Footage from Asahi Shimbun writer Kenji Minemura's visit in North Korea from Sept. 6 to 11, corresponding with the country's 70th anniversary of its founding. (Video footage by Kenji Minemura)

PYONGYANG--North Korea was something like a mirage. I could see it in front of me but couldn’t touch it. Sometimes it appeared distorted and upside-down, an unknown world that we couldn’t fully grasp.

For six years when I was a correspondent in Beijing, I went to the border between China and North Korea a few dozen times for fixed-point observations to get to know the country. I nearly crossed the 1,300-kilometer border on those occasions.

Over the wire-mesh fences at the border, I talked with soldiers of the North Korean People’s Army about their equipment and food situation. North Koreans who had fled to China provided me with updated information about conditions in their homeland. I also spoke to North Korean farmers over a small river.

After renting a fishing boat, I took pictures of the North Korean side from the Yalu River flowing on the border with China and was chased off by an army patrol vessel.

However, during these repeated excursions, I had never crossed the border even once. I felt close to North Korea, but the border was too high of a hurdle.

Fortunately, I was finally able to visit the country, for six days. The purpose of the trip was to cover North Korea’s 70th anniversary of its founding, and I joined about 150 media representatives, including those from Japan, U.S. cable TV news channel CNN and China Central Television (CCTV), after receiving permission from the North Korean government.


A familiar airplane with a red line on its body awaited my boarding at the second terminal of Beijing Capital International Airport on Sept. 6. It was a plane operated by North Korea’s Air Koryo.

When I was a correspondent in China, I often went to that terminal to keep an eye out for important North Korean figures entering and exiting flights to and from Pyongyang.

Even as I passed through the gate with excitement that I was finally heading to Pyongyang, I still didn’t feel that I would be able to get on board.

A cabin attendant wearing a dark blue one-piece sleeveless dress with two badges of Kim Il Sung and Kim Jong Il attached welcomed me with a smile. When I tried to take her picture, she put up her hands to block my attempt.

“You are not allowed to take pictures at all in the airplane,” she said with a suddenly stern look.

This episode confirmed that I was heading to North Korea.

A British aircraft survey company gave Air Koryo “one star” out of the top-ranked five stars.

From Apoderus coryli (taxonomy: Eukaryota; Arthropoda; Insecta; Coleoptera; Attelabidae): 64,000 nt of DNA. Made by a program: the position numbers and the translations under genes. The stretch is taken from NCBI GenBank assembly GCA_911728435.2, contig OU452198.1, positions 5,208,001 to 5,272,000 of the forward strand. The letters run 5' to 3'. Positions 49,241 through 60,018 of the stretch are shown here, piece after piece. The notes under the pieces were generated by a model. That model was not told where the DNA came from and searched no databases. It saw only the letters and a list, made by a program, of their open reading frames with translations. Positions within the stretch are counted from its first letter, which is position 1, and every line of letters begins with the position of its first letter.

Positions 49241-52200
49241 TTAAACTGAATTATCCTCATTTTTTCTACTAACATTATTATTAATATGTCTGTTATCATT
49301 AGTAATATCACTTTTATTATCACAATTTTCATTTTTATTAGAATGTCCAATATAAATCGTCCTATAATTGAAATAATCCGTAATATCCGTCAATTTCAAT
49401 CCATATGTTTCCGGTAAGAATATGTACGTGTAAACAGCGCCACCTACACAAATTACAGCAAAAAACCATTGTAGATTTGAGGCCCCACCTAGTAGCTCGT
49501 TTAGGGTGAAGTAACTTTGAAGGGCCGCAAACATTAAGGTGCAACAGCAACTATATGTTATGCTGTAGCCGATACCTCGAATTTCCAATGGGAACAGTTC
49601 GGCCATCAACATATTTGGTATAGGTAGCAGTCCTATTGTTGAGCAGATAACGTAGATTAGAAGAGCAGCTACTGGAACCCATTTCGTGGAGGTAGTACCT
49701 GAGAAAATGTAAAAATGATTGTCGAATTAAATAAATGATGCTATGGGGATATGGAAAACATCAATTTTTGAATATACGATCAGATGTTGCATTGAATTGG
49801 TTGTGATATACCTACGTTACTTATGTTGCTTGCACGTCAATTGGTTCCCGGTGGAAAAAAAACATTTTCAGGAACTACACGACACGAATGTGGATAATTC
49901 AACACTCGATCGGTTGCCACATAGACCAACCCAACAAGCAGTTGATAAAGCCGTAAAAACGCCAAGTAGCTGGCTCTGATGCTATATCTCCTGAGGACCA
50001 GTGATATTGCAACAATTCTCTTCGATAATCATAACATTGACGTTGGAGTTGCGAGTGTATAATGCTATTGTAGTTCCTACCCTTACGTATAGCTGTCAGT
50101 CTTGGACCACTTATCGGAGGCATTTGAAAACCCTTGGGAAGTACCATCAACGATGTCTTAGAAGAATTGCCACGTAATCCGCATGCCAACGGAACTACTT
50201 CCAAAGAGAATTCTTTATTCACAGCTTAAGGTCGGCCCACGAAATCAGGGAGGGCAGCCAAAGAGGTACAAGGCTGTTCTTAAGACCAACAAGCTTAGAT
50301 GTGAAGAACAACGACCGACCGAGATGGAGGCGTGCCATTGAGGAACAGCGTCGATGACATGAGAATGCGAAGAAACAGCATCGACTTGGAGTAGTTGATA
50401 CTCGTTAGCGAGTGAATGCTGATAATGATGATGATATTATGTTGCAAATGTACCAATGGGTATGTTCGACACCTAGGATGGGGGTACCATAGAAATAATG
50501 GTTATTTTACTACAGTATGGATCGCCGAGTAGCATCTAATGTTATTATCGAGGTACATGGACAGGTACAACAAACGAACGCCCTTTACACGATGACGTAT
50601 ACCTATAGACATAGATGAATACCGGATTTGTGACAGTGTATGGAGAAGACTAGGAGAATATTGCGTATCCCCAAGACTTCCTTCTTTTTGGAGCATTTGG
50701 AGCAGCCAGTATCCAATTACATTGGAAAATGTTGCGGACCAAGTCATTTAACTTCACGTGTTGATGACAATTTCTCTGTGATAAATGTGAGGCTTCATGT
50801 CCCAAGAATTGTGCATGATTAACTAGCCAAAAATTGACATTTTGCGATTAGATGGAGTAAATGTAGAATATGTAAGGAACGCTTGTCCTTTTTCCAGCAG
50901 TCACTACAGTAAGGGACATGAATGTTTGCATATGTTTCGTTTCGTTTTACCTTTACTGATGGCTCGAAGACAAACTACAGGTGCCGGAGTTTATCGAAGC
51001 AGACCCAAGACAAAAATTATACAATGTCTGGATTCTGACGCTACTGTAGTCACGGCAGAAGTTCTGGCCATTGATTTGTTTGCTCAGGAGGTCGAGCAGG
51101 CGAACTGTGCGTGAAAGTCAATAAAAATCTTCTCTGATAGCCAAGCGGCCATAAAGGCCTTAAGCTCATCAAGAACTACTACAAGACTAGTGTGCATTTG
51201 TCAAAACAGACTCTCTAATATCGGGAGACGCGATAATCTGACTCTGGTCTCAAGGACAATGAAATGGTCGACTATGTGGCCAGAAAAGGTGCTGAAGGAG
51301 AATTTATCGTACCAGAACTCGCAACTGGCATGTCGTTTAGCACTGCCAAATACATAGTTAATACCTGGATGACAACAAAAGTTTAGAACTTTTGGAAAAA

Still, the interior looked newer than expected. The airplane was a Russian TU-204, a model that has been produced since the 1990s. I heard that the fuselage was newly manufactured for international flights.

North Korean music blared through the television in the airplane. The same cabin attendant walked up to me. Her smile had returned.

After setting down a small hamburger on my tray, she asked, “What would you like to drink?”

The options were water or grape or orange soda, which tasted like Fanta. The burger was average.

After about 30 minutes, an announcement said, “This airplane is now flying over the Yalu River.”

I had finally crossed the border. But my feelings were mixed with a rush of excitement and a sense of guilt that I had done something bad.

Adding to my concerns was the fact that a Japanese man had been detained by the North Korean government in August.

As the aircraft descended, I could see Pyongyang’s Sunan International Airport surrounded by farmland.

The airplane landed and taxied beside a glass-covered terminal that was built in 2015 and was almost the same size as local airports in Japan.


Surprisingly, I smoothly passed through the quarantine and immigration checks. But when I placed my carry-on luggage on an X-ray device at customs, a tall soldier rushed up to me and said, “Don’t you have a cellphone?”

I brought my cellphone from Japan to stay in contact with The Asahi Shimbun. But since North Korea bans the use of foreign cellphones, I had to use a new SIM card for communication in the country.

My cellphone contained almost no data because I hadn’t used it, but the soldier still checked it in detail.

It was clear the North Korean side was especially sensitive to cellphone use. I was not allowed to even carry it when covering an event in which executives of the ruling Workers’ Party were in attendance.

When I walked through the arrivals gate, a woman called my name in fluent Japanese: “Welcome to Pyongyang.”

She was a North Korean foreign ministry official who provided translations and guidance for my visit. A driver accompanied us for the entire visit. I was not allowed to move around on my own.